“By the beginning of this year 2011 those numbers have mushroomed to over five billion mobile users and two billion subscribers to the Internet,” Toure added.
An ITU statistician told AFP that the figure for mobile telephones related to subscriptions.
Fresh data posted online by the agency showed that the estimated number of Internet users had reached 2.08 billion by the end of 2010, compared to 1.86 billion a year earlier.
The estimated number of cellphone subscriptions worldwide reached 5.28 billion at the end of the last year, compared to 4.66 billion at the end of 2009.
“The very high growth in mobile (phones) is slowing and we’re reaching the end of double digit growth in mobile,” Susan Teltscher, ITU head of market information and statistics, told AFP.
With the world’s population exceeding 6.8 billion, nearly one person in three surfs online.
Fifty-seven percent of the users are in developing countries, three years after the ITU reported that Internet use there overtook developed nations.
The number of fixed broadband internet subscriptions in the world passed the half a billion mark for the first time in 2010, reaching 555 million, while the number of mobile broadband subscriptions surged to 940 million.
Meanwhile, fixed telephone landlines declined for the fourth year in a row, dropping just below 1.2 billion.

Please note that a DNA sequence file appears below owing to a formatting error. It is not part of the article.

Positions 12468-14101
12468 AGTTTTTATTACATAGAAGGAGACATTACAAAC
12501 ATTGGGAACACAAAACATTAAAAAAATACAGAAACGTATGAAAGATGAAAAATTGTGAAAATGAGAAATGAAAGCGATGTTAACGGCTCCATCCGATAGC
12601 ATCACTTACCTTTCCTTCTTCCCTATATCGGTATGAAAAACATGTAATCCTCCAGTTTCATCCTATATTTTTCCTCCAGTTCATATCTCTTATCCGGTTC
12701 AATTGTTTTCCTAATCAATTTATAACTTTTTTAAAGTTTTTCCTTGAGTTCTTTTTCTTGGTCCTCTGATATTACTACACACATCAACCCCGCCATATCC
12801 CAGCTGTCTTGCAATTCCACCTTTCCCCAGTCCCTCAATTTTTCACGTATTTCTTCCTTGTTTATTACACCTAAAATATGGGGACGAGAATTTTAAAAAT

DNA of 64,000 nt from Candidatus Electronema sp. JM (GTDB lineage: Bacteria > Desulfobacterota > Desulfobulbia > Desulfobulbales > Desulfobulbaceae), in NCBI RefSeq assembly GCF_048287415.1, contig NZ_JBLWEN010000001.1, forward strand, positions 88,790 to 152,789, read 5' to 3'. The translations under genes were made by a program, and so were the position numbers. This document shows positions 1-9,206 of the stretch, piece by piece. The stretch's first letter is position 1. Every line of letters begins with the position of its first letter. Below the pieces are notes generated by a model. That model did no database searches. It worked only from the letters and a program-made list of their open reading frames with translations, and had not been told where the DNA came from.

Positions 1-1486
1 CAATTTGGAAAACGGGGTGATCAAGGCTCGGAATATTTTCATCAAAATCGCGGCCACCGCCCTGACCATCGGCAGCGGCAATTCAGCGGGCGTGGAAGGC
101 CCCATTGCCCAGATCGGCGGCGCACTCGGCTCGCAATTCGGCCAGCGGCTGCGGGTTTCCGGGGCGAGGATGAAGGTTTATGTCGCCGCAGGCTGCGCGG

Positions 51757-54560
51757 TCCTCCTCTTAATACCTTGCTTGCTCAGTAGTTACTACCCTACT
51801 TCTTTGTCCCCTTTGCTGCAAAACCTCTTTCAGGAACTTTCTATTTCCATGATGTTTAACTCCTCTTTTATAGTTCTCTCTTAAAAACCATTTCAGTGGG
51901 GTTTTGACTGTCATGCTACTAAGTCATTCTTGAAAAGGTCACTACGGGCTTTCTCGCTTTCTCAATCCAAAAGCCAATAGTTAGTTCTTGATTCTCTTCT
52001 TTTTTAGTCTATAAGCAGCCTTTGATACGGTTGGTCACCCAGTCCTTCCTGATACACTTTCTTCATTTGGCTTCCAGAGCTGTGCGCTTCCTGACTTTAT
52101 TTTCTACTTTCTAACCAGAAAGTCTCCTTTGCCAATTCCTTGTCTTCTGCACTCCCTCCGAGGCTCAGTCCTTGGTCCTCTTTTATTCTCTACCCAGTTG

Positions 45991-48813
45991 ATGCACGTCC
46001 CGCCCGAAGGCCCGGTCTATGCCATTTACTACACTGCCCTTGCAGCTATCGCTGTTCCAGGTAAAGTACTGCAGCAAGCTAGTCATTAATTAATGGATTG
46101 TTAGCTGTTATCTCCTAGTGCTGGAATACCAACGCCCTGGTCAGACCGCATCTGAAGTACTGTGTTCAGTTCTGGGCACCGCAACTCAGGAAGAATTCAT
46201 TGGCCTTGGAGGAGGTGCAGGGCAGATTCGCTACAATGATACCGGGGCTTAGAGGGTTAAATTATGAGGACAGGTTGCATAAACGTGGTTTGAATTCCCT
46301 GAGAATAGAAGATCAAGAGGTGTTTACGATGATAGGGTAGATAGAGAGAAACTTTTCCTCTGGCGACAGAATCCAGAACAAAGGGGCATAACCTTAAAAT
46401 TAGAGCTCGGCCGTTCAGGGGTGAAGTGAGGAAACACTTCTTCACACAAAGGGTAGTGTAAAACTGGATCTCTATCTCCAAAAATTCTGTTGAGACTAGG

Asia and the Pacific spearheaded the shift into cyberspace, adding more than 100 million internet users to the global tally to bring the number of Internet users in the region to 857 million — largely due to China, Teltscher noted.
But the highest density of online surfers in the population is found in Europe, followed by the Americas, former Soviet states and Arab nations, according to the ITU data.
The most rapid online growth in recent years has occurred in the latter two regions.
In Arab states, the estimated number of Internet users has reached 88 million, doubling in the space of about five years.
Growth in Commonwealth of Independent States was even faster: 127 million people used the Internet there last year, compared to 51 million in 2007 according to the ITU estimates.
“They have been catching up because they had lower penetration rates before,” Teltscher explained.
- 6.1 trillion text messages to be sent in 2010 (news.cnet.com)
- Number of Internet users worldwide reaches 2 bln: UN (theprovince.com)
One resident, Cahyo Utomo, speculated that the odd piece of rice field artwork wasn’t man-made. “The circles were there since yesterday morning. I think they were left by an alien spaceship,” he said.
“It is impossible that this was made by the wind or any animal,” he added.
Whether crafted by humans or aliens, thousands of crop circles have been reported all over the world for many decades, but with a higher number recorded in England. And they’re not always circular, with some of the more intricate and complex ones looking like strange animals or even scientific symbols or DNA sequences.
The patterns are generally created by something that flattens various crops, like rice, wheat and rye, and they’re usually discovered by farmers in the early morning where they didn’t exist the night before.
In some cases, people have admitted being the architects of crop circles, by using ropes and boards to flatten the crops. But even that doesn’t explain all crop circles everywhere, which leaves many of them unexplained.
According to Moedji Raharto, the previous head of the Bosscha Observatorium, Indonesia‘s oldest observatory, “If this really is the work of a UFO or extraterrestrial beings, it is almost 100 percent certain they would have left some sort of trace behind.